{COMEDIAN} The Wise is Ernie Wise. A counter argument goes round ‘print and TV’

7d    Salesman getting a lot of ridicule, day before suspension (8)
{REPRIEVE} A salesman + a 3-letter word for ‘to ridicule’ with the last letter removed + the day before

14d    Disorder curtailed in port (3)
{RIO} Remove the last letter from ‘disorder’

16d    Artist becoming fat and round having been around long time (8)
{LEONARDO} A type of fat and O (round) round a long time

17d    Journalists on Telegraph rival getting appointment for TV programme? (4,4)
{TIME SLOT} When split (5,3) this could be the journalists on another national daily newspaper

19d    Bother type having switch of direction (3)
{IRK} ‘To bother’ = a type with L (left) changed to R (right)

20d    Obstreperous agent consuming drink after promotion (7)
{STROPPY} A secret agent goes round a reversal of an alcoholic drink

22d    Unique act implied by a player getting red card? (3-3)
{ONE-OFF} A player getting a red card is an individual who has to leave the pitch

23d    Speak first to soprano in upcoming musical work, ignoring volunteers (6)
{ACCOST} S (first letter of soprano) inside a reversal of a musical work after removal of TA (Territorial Army = volunteers)

Enjoyable

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18 Comments

  1. Jezza
    Posted September 26, 2013 at 2:27 pm | Permalink

    3*/4* for me too. A couple of the long anagrams held me up as well, but once i got those, the rest fell into place very nicely.
    Many thanks to Shamus, and to Bufo for the notes.

  2. the dodger
    Posted September 26, 2013 at 2:27 pm | Permalink

    Easiest one of the week so far, especially if you get the four long anagrams; I did need clarification for 1dn and I find spaniel for toady in 18 ac a calumny upon the noblest and most loyal of dogs, until I checked the dictionary and see that its origins refer to the Spanish. in which case it’s just racist abuse- so that’s alright then.

  3. BigBoab
    Posted September 26, 2013 at 2:28 pm | Permalink

    Not the most difficult Shamus toughie but nevertheless quite enjoyable. Thanks to Shamus and to Bufo for the review.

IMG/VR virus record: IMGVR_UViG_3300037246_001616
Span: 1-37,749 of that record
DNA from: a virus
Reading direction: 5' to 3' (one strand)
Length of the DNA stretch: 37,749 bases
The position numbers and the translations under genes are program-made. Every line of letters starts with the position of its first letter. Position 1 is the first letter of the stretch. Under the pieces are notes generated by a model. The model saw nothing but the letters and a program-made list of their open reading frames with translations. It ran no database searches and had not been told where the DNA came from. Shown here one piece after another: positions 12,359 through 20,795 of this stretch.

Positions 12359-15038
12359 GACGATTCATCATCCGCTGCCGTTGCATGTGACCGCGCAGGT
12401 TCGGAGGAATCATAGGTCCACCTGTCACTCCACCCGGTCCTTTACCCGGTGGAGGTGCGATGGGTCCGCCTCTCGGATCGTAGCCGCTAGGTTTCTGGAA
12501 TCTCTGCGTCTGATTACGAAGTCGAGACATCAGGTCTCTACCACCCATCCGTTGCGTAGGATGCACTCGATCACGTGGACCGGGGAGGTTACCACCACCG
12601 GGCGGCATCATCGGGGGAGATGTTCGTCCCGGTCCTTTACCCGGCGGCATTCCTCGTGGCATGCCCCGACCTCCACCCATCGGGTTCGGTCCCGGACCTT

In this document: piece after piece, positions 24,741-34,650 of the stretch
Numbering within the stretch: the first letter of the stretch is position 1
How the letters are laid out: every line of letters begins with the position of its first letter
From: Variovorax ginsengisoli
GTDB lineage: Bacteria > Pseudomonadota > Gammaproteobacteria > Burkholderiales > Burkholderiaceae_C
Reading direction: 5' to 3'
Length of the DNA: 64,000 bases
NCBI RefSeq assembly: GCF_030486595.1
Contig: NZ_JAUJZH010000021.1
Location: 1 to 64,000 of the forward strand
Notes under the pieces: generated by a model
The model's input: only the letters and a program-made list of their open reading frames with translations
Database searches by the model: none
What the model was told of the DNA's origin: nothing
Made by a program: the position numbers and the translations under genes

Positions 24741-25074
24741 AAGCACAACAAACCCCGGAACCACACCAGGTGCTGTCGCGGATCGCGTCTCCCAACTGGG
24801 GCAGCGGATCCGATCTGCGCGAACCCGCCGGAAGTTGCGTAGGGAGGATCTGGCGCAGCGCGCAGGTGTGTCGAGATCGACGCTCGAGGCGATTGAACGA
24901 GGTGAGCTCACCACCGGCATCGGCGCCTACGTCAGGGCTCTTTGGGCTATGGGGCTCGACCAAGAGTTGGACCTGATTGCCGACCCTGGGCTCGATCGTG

4. WhirredPLAY
    Posted September 26, 2013 at 2:28 pm | Permalink

    I found this easier than most toughies – some answers were worked out only because I had filled in the odd letters from other clues – but 1d annoys me as a clue – I had no idea why the ‘o’ was supposed to be on the end, and now that I know why I’m not impressed.

  5. Pegasus
    Posted September 26, 2013 at 2:51 pm | Permalink

    Gentle fare on offer today, favourites were 1d 10a and 17d thanks to Shamus and to Bufo for the comments.

  6. Heno
    Posted September 26, 2013 at 4:11 pm | Permalink

    Thanks to Shamus and Bufo. Very enjoyable, just needed the hints for 6d & 18a. Favourites were 2&16d. Was 3*/3* for me.

  7. Kath
    Posted September 26, 2013 at 5:28 pm | Permalink

    I got stuck with lots in the right hand side, not helped by being completely unable to do the 21a and 5d anagrams.
    I enjoyed what I managed.
    With thanks to Shamus and bufo.

  8. 2Kiwis
    Posted September 26, 2013 at 7:28 pm | Permalink

    Our first thought was “Four long multi-word anagrams – this should be easy” but that did not prove to be the case as three of these took a bit of time to yield. A bit of a grind shuffling all the bits and pieces together, but got there in the end. Enjoyed it.
    Thanks Shamus and Bufo.

  9. andy
    Posted September 26, 2013 at 10:51 pm | Permalink